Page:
In developed nations, aortic stenosis (AS) is the most common valvular heart disease presentation, and its prevalence is increasing due to aging populations. Our understanding of calcific AS has changed dramatically, from a concept of a "mechanical" disease of aging strictly limited with the valve, to a modern concept of a progressive disease process, with similarities to atherosclerosis. Because AS is a fatal disease when left untreated, replacement of the degenerative and stenotic valve with an artificial valve (bio-prosthetic or mechanical) is the recommended treatment for patients with symptomatic, severe AS. Therefore, the accurate diagnosis of the disease and determination of its hemodynamic severity are clinically essential in clinical decision-making. Current ACC/AHA guidelines recommend cut-off values for Doppler-echocardiographic measurements of severe aortic stenosis (AS) as follows: aortic valve area (AVA) <1.0 cm2 and/or indexed for body surface area <0.6 cm2/m2, mean gradient >40 mmHg and peak velocity >4.0 m/s (1). Similarly, ESC guidelines set the mean transvalvular gradient of >50 mmHg (2) (Table 1). However, inconsistent grading of AS remains a common problem in clinical practice, both in patients with impaired and normal LV functions. A common pattern is the combination of an AVA <1 cm2 with a gradient <40 mmHg.
This pattern of “low-flow/low-gradient aortic stenosis” is relatively well known and accepted in AS patients with depressed LV function, where it was assumed that the failing LV cannot generate a high-flow/high-gradient across the stenotic valve. However, more recent observations demonstrate that “low-flow/low-gradient aortic stenosis” is not infrequently encountered in the setting of preserved LV EF (LV EF >50%). This clinical entity was therefore named “Paradoxical low flow and/or low gradient severe AS”. In a study of 2427 patients with aortic stenosis and preserved left ventricular systolic function evaluated at a referral centre, such discrepancies in grading were found in a surprisingly high percentage of almost one third of patients (30%). In these patients, valve area calculated by the continuity equation to less than 1 cm2, but the mean gradient was less than 40 mmHg (3). A subgroup of this cohort with inconsistent grading of AS interestingly represents with low flow across the valve, despite maintained LV function. Recent studies suggest that such patients are characterized by severe LV concentric hypertrophy with small LV cavity, restrictive filling pattern, and subtle myocardial dysfunction. Data suggest that these patients are at a more advanced stage of the disease process and have a poorer prognosis, if treated medically rather than surgically (4,5). This creates a challenging scenario for the clinicians by raising uncertainty regarding the actual severity and complicating an appropriate timely decision for AVR.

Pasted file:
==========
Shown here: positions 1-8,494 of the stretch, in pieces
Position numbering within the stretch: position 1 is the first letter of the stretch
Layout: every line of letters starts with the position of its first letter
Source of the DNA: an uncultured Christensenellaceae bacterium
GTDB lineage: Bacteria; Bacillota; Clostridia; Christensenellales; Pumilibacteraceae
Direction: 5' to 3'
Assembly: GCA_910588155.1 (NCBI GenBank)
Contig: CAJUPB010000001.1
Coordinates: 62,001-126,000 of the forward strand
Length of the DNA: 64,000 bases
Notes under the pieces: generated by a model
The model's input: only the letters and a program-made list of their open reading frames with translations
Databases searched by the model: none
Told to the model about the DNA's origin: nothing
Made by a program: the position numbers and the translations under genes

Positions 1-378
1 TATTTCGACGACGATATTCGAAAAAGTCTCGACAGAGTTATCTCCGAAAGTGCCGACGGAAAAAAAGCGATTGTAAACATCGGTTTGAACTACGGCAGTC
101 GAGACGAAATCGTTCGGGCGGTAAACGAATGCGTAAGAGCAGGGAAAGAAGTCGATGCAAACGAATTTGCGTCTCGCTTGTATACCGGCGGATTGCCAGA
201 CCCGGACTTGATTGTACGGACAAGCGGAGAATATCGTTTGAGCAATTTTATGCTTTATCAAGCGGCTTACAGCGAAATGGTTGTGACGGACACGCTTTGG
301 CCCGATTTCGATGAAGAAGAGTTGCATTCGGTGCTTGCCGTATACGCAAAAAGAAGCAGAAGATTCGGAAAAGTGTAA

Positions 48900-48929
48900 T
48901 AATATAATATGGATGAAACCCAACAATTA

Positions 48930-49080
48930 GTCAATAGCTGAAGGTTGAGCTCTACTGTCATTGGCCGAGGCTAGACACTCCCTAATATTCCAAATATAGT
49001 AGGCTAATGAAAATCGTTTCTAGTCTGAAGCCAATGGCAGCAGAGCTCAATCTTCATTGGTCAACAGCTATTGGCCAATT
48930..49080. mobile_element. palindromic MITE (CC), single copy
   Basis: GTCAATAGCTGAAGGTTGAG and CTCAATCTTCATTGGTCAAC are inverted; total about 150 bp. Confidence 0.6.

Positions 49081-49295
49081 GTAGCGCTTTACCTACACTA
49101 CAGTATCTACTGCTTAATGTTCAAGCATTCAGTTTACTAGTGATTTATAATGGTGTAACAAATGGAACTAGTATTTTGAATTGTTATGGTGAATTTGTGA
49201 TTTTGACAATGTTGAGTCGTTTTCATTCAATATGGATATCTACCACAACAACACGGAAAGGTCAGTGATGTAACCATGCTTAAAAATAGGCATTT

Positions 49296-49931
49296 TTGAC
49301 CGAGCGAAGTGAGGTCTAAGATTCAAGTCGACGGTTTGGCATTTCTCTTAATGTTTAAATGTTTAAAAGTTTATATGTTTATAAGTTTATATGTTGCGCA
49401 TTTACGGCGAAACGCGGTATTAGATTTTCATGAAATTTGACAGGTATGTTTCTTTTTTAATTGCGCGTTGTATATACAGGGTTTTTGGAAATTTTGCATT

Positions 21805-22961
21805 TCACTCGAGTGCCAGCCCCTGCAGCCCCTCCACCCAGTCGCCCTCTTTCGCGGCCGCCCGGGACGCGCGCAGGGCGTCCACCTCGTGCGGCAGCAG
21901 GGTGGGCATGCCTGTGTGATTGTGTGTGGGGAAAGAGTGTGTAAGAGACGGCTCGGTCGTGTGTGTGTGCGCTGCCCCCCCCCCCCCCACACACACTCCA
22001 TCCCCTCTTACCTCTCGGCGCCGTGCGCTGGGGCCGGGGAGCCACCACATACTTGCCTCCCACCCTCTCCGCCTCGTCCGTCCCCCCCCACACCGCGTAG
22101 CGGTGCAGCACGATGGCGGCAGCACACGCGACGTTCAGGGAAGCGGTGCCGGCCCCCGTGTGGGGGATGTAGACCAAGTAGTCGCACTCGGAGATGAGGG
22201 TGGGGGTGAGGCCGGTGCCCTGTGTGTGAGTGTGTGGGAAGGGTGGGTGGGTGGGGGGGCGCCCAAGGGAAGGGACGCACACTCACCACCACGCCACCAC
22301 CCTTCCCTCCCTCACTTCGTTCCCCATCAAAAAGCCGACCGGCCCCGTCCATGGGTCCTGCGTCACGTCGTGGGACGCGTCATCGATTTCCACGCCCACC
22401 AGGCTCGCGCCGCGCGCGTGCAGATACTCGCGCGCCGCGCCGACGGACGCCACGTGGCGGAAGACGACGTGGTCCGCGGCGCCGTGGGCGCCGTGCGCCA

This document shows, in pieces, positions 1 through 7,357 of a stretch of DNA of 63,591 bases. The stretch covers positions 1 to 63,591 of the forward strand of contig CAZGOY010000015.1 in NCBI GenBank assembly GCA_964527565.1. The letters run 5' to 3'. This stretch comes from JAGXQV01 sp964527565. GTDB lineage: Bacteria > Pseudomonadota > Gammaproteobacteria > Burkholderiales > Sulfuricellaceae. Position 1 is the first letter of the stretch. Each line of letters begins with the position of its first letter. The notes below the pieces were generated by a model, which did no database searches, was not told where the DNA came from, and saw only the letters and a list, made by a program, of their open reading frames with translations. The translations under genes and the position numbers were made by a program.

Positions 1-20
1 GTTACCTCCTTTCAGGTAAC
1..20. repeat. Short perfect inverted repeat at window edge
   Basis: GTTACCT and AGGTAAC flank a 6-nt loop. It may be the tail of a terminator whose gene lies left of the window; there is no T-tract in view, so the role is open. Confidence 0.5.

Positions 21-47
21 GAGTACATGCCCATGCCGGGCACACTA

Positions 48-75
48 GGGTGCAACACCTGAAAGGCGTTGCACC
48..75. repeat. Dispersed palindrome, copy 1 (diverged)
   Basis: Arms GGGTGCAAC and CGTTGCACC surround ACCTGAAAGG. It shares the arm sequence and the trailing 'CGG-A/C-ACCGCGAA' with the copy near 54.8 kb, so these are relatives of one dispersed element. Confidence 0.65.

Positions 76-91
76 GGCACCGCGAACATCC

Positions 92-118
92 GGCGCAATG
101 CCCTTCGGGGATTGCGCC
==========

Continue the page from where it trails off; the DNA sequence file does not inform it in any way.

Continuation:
This review article, will discuss the reasons of inconsistent grading of aortic valve stenosis and possible pathophysiological mechanisms underlying low flow/low gradient severe AS, despite preserved LV EF, based on an illustrative case presentation.
A 72-year-old woman with a history of hypertension, dyslipidemia and coronary artery disease presented with exertional dyspnea and angina. Four years ago, she was diagnosed with moderate aortic stenosis (Max/Mean Gradient 42/21 mmHg with a valve area 1.52 cm2) and coronary artery disease. At that time a lesion in the LAD was stented successfully.
Transthoracic echocardiography was repeated to evaluate the current status of the patient. Severely calcified aortic stenosis was observed by 2D echo with transvalvular gradients measured at 53/32 mmHg and calculated AVA of 0.7 cm2 by continuity equation (Figure 1). There was normal LV systolic function with an ejection fraction (LV EF) of 64% by the biplane Simpson method. There was grade 2 diastolic dysfunction (Pseudo normal pattern with an E/E' ratio: 22) detected by a dedicated Doppler diastolic examination. Her blood pressure was 160/90 mmHg at the time of echo exam and her body surface area was 1.7 cm2. Coronary angiography and invasive left heart catheterization were performed to evaluate current coronary status and to determine AS severity (Figure 1). There was no severe coronary lesion for revascularization and LAD stent was patent.
How should this case be further evaluated?
Prevalence and clinical importance of low flow/low gradient severe AS with preserved LV EF